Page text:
(Side note: There seems to be no way to ease the momentous suffering that life lays on us, except, for the ironic truth that: once you accept that all life is suffering, life seems to cease to suffer much. This is a step of becoming more aware, and it shows that consciousness is the only true shield to suffering, not the coping mechanisms that we manifest to protect ourselves.)

The question I have forced myself to ask repeatedly is: “When the world has proved itself to be a snakebite of suffering, a common cold that everyone seems to catch, how do we not grow bitter?” At first, I thought this was just a me problem. I thought that seeing the world as a danger, as a monster build from scratch to eat you alive was a self imposed issue that only I faced…. Then I began listening. If you ask the right questions, anyone will talk. And if you listen correctly, their pain will unfold like a catalyst of meaning right in front of your eyes. And it is here, in these back office, coffee shop, hair salon conversations where I realized the painful truth: this is not just me.

Bitterness seems to ebb and flow between words like a string sewing the fabric of being together. And who can blame us, or them? When life drops them off at the peak of the U, and they are suddenly aware, and suddenly suffering in a manner that they have never realized before, how do we blame them for the bitter resent that begins to bubble in their body? We can’t blame them, and that is the part of this that keeps me awake at night. The path of bitterness, the path of resentment and distrust towards the world is not a seldom worn path, but seemingly the main road through life.

This is what Nietzsche warned us about when discussing the issues with nihilism. It isn’t that nihilism (the foregoing of any morality or meaning in life) is just a painful and detrimental world view to accept, it is that it is also so appealing, and so easy to fall into. It isn’t that people choose to be bad, distrusting, bitter humans, but that they feel they have no other choice (because the peak of suffering is so overwhelming, and nihilism creates a shield (from suffering, but also from meaning in the long term).

So my fix? In the long term, we must find and aim for meaning. By this I mean that there are certain things, certain people in life who are worth suffering in the short term for, worth sacrificing for. There are moments that bring about meaning in a way we could never imagine, and this eases suffering. If we just aim for expedience, or for instant gratification, then we often either forget about, or just see long term meaning as obsolete (because when suffering, when in complete chaos, you can’t comprehend the future) But, long term meaning is the cure of the issues we now face. While the quick relationship, or quick buzz is easy (and often dams the suffering), the women who takes time and patience to court, who forces you to become a better human and question assumptions you previously held drains the whole lake (of suffering). In the long term, meaning always trumps expedience, and this, from personal experience, I promise you.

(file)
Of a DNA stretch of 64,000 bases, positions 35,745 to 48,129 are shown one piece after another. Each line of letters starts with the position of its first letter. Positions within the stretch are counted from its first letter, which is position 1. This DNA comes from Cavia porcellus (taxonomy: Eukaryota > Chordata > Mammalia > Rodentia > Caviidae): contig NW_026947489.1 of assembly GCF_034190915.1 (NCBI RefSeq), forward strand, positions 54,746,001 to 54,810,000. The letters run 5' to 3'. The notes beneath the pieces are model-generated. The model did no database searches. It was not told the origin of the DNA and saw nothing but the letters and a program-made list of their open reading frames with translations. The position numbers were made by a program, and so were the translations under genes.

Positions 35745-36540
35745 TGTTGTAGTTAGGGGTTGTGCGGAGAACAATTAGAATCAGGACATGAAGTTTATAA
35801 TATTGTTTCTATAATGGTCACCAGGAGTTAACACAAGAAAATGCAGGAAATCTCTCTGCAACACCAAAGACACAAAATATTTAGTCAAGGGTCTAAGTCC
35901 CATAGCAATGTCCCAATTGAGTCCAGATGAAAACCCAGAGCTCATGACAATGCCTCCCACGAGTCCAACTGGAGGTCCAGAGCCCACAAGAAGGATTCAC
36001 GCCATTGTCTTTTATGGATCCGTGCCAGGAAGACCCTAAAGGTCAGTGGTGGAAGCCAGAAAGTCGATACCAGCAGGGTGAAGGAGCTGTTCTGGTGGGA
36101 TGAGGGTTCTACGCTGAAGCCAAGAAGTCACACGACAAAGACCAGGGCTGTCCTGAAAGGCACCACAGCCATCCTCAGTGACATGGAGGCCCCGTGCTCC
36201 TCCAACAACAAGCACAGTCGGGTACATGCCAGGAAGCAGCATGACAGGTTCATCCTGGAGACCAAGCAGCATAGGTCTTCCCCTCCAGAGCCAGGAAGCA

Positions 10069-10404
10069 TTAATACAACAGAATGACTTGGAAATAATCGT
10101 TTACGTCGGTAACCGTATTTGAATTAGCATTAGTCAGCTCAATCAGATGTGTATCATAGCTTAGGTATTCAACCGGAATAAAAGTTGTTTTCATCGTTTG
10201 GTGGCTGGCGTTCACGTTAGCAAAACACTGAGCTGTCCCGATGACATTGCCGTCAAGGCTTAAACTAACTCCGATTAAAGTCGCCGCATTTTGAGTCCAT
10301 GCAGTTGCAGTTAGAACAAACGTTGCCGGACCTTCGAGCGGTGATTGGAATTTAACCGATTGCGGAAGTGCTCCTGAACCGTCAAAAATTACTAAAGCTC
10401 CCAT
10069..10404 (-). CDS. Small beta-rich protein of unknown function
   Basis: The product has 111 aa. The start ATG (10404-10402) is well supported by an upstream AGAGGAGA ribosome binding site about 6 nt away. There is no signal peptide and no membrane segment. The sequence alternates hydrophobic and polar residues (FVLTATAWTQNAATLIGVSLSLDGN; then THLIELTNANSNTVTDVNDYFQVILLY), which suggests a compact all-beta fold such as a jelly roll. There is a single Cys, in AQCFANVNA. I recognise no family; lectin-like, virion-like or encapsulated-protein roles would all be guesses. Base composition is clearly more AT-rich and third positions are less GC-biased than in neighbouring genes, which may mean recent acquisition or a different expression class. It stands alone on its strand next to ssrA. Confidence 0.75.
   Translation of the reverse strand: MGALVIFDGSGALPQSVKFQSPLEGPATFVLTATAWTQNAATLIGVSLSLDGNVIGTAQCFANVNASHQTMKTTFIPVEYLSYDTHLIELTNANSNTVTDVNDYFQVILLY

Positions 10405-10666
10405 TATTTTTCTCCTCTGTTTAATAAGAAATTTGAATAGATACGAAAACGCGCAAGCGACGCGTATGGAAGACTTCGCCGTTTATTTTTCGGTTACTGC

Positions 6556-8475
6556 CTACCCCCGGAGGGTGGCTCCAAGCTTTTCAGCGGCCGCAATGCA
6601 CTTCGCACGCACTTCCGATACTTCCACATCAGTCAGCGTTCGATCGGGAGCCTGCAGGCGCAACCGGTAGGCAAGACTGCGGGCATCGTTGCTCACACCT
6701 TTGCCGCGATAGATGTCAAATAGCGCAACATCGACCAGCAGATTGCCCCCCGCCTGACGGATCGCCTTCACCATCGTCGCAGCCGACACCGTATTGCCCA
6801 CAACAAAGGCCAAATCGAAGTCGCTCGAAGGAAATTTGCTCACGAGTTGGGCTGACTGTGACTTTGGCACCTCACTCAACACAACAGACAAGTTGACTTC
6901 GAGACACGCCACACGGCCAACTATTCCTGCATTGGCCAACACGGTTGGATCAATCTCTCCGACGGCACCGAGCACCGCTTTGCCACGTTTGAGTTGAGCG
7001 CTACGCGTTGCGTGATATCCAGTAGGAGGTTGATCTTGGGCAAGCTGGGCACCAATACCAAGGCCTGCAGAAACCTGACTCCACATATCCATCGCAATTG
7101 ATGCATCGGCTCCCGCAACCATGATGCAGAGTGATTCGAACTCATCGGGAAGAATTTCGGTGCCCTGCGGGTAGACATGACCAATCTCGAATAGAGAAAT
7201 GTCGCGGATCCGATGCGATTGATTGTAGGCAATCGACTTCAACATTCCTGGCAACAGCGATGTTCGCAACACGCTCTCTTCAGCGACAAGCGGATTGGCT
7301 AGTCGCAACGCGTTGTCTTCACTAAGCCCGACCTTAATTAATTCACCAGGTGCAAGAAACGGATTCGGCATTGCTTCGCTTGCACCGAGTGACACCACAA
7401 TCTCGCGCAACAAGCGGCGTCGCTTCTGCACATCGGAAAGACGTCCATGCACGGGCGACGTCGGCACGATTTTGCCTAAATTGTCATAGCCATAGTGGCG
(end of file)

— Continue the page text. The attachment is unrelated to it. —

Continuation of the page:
But what about the short term? How do you survive the months or years of sacrifice that meaning calls for? How do you ignore or squash the resentment bubbles that brew in your belly, and how do you ignore the lizard brain that tells you the world is out to hurt you? You become naive. You pretend that you have no idea what you already know. You ignore the seemingly obvious connections between a past failure and a present potential. You refuse to group people together, accepting that just because one person hurt you, or just because everyone has seemed to be unworthy of trust, does not mean that this person will be too.

In the short term, while aiming for the long term meaning, become naive. Ignorant if necessary. But let it all go. Become innocent again, as if you never felt the sting of a lie, or the tragedy of a betrayal. Take people on their word, and refuse to question everything they say. Trust, until provided a reason not to (a real reason, not a made up one). It seems, the cure to becoming bitter and resentful, lies in becoming naive, in wiping the slate clean after every encounter with evil, and refusing to let it mesh with the encounters with good.

Because the easiest way to ruin meaning, the quickest and most detrimental way to force the good (people, opportunities, etc) out of our life is to see them as evil before they had the chance to be good. The best way to be hurt is to never trust, and the fastest route to betrayal, to loneliness is never letting anyone inside. Like an ironic, positive feedback loop, the best way to become bitter and resentful, is to start as bitter and resentful, because it never heals, it just compounds and compounds.

So, when the world forces you to the peak of suffering and consciousness, become naive. Strive for long term meaning (and thus more consciousness), but become naive to the lies, betrayal, or tragedy it took to get you there. Because if you don’t, if you let the past evil seap it’s way into every interaction with the present potential, it may very well already be over. Nihilism seems to be the most appealing poison we could ever self impose.